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Gregory of Rimini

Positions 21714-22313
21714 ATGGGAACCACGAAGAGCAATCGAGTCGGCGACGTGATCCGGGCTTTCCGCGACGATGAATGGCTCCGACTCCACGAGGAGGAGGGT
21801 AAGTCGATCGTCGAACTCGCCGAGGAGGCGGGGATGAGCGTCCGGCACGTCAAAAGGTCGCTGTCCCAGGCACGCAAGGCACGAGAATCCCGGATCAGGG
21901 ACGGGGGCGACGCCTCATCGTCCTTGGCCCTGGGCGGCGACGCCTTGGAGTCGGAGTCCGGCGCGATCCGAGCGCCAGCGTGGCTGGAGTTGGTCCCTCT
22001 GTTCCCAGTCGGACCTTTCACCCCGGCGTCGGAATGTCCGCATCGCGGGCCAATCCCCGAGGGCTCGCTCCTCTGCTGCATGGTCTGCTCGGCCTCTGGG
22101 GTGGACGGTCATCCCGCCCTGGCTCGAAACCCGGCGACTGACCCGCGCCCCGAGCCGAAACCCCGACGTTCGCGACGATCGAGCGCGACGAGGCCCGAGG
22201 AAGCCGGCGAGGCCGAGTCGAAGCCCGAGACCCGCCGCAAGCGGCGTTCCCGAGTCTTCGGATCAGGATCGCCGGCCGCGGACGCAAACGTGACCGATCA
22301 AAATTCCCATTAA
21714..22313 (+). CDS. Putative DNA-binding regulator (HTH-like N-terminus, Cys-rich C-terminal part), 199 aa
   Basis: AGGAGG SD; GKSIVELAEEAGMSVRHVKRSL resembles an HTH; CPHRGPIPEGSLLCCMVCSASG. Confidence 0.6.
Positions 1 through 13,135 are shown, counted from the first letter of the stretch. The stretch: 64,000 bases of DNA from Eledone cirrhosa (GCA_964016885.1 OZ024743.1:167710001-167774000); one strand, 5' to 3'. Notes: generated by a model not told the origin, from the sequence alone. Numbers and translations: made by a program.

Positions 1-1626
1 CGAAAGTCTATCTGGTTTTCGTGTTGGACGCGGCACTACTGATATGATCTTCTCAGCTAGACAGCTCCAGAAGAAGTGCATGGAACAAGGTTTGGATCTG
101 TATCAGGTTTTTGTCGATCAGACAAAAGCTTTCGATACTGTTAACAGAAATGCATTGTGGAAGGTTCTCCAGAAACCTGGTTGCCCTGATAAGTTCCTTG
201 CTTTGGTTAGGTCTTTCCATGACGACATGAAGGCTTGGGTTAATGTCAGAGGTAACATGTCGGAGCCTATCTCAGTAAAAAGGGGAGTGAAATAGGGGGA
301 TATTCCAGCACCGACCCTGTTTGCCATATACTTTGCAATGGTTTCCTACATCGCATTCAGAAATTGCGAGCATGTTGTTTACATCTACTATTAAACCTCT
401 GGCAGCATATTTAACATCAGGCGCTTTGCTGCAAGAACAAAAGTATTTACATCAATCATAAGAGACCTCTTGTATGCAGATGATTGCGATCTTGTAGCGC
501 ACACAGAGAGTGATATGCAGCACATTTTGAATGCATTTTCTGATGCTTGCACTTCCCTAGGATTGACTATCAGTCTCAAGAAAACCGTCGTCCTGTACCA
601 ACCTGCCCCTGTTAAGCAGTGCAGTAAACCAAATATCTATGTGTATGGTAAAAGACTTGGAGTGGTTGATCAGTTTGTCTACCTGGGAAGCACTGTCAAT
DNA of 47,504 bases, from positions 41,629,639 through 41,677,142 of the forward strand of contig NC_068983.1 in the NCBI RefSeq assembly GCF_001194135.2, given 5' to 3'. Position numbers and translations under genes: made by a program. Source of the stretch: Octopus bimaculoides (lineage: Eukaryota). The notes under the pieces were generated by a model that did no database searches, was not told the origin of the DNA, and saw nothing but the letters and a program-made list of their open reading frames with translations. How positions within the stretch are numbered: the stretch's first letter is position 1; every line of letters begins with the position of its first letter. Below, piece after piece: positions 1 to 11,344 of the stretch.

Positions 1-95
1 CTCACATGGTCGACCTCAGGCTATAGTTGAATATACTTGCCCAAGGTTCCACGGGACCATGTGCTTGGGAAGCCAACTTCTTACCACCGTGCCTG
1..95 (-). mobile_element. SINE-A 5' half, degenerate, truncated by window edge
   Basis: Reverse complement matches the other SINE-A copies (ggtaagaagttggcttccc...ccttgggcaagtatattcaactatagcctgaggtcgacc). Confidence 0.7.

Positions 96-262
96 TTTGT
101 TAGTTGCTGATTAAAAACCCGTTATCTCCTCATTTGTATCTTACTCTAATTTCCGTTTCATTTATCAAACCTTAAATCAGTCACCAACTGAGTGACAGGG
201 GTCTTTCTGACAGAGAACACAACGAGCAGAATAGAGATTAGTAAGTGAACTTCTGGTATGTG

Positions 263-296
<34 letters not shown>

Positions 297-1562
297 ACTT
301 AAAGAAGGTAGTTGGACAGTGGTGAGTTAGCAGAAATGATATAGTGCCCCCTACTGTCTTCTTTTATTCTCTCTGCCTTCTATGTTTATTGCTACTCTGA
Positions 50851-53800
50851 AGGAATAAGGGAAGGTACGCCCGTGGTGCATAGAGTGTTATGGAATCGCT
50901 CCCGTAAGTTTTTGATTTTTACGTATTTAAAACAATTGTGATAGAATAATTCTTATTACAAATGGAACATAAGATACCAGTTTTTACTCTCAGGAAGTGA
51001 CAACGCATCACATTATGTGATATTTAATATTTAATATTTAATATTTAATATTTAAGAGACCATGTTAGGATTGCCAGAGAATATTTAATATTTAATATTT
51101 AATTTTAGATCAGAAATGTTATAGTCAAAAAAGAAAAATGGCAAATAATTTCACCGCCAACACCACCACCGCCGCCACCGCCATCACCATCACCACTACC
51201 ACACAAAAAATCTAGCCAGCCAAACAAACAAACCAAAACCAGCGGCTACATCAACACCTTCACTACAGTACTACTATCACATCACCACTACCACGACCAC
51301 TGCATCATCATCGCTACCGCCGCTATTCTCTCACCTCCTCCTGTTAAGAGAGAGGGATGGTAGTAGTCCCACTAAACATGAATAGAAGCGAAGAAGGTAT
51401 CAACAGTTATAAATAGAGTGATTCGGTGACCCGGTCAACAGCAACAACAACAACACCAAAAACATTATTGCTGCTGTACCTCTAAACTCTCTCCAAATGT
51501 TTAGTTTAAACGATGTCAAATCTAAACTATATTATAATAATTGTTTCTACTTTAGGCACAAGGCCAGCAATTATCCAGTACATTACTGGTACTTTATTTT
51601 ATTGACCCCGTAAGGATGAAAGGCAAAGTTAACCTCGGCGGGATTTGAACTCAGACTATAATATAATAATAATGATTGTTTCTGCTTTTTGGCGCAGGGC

d.1358. Augustinian philosopher. Born at Rimini, he joined the Augustinian Hermits, studied in Italy, Paris, and England, and subsequently taught at Paris, Bologna, Padua, and Perugia. In 1340 he lectured on The Sentences in Paris, and in 1345 was made a doctor of the Sorbonne by Clement VI. He was elected vicar general of his order in 1357 and spent the last eighteen months of his life in Vienna. Considered by his contemporaries as one of the most subtle of philosophers, he furthered the Nominalist teaching of William of Ockham, though he was less skeptical. He held it was possible to demonstrate philosophically the spirituality of the soul, and he rebutted the Ockhamist assertion that God could cause a man to sin. He defended Augustinianism vigorously, teaching that works done without grace are sinful, and that unbaptized infants are damned. This last earned him the nickname tortor infantium (“infant torturer”).